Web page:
WHO-FIC

ICD refers to the International Statistical Classification of Diseases and Related Health Problems produced by the World Health Organization (WHO). It is the international standard for collection of health statistics.

The ICD is part of a 'family' of WHO classifications - more information about the other classifications and the WHO - Family of International Classifications Network (WHO-FIC) can be found here.

The ICD is used to classify diseases and other health related problems recorded on many types of health and vital records including death certificates. In addition to enabling the storage and retrieval of diagnostic information for clinical, epidemiological and quality purposes, these records also provide the basis for the compilation of national mortality and morbidity statistics by WHO Member States.

The Australian Institute of Health and Welfare (AIHW) is the Australian Collaborating Centre (ACC) for the WHO Family of International Classifications (WHO-FIC). Information about the role of the ACC for the WHO-FIC can be found here.

The WHO released an implementation version of ICD-11 in May 2018 with plans to submit the classification to the World Health Assembly for approval in May 2019. The last updates to ICD-10 were approved at the annual WHO-FIC meeting in Mexico City in October 2017 which means ICD-10 will no longer be maintained by WHO. Due to our development cycle for ICD-10-AM, the WHO-FIC, ICD-10 2017 updates have not yet been incorporated into ICD-10-AM.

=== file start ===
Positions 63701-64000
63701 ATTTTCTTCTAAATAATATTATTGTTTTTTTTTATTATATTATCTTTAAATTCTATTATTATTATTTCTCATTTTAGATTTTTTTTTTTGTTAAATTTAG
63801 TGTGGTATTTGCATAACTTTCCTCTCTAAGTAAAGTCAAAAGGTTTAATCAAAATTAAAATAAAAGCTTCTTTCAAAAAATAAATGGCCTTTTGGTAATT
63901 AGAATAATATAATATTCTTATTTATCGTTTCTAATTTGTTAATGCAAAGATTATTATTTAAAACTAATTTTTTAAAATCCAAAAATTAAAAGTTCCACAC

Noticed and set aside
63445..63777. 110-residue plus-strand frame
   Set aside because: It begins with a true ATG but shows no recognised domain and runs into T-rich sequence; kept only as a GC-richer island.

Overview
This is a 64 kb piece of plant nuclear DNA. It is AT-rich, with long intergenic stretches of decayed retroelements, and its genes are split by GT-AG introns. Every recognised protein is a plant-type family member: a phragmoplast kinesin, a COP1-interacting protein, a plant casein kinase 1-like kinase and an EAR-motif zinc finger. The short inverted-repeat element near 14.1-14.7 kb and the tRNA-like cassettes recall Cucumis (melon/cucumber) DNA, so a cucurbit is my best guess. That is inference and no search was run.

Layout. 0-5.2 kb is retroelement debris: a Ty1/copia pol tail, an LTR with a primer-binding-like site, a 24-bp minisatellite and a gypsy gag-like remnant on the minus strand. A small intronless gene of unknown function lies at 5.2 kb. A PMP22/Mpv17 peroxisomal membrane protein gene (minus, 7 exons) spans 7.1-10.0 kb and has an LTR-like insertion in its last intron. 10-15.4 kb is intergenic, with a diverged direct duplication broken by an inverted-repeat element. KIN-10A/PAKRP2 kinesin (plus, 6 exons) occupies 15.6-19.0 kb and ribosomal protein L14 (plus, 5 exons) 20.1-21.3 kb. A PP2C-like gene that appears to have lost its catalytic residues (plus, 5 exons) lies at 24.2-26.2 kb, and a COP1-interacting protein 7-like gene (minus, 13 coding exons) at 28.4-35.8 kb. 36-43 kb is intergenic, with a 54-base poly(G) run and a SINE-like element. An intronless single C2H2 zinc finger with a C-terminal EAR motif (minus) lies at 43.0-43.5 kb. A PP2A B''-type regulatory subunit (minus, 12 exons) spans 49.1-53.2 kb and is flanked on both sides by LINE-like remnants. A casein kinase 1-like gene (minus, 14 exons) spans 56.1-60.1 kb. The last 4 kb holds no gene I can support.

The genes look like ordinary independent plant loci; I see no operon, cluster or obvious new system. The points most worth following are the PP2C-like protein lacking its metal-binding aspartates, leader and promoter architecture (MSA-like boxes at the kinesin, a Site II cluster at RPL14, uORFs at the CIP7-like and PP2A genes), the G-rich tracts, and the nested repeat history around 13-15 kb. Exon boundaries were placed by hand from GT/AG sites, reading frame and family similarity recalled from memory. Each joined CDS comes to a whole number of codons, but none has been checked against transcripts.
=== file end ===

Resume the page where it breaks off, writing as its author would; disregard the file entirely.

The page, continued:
WHO is now maintaining and updating ICD-11 through proposals received on the ICD-11 proposal platform and will review these through the WHO-FIC Classification and Statistics Advisory Committee (CSAC) which has replaced the previous Update and Revision Committee (URC) process. The CSAC consists of members from collaborating centres around the world including from Australia. More information on ICD-11 can be found here.

ACCD team members have many years of experience and contacts in the international field of health classifications and is therefore well placed to inform the continual refinement and maintenance of ICD-10-AM/ACHI/ACS using international best practice methods.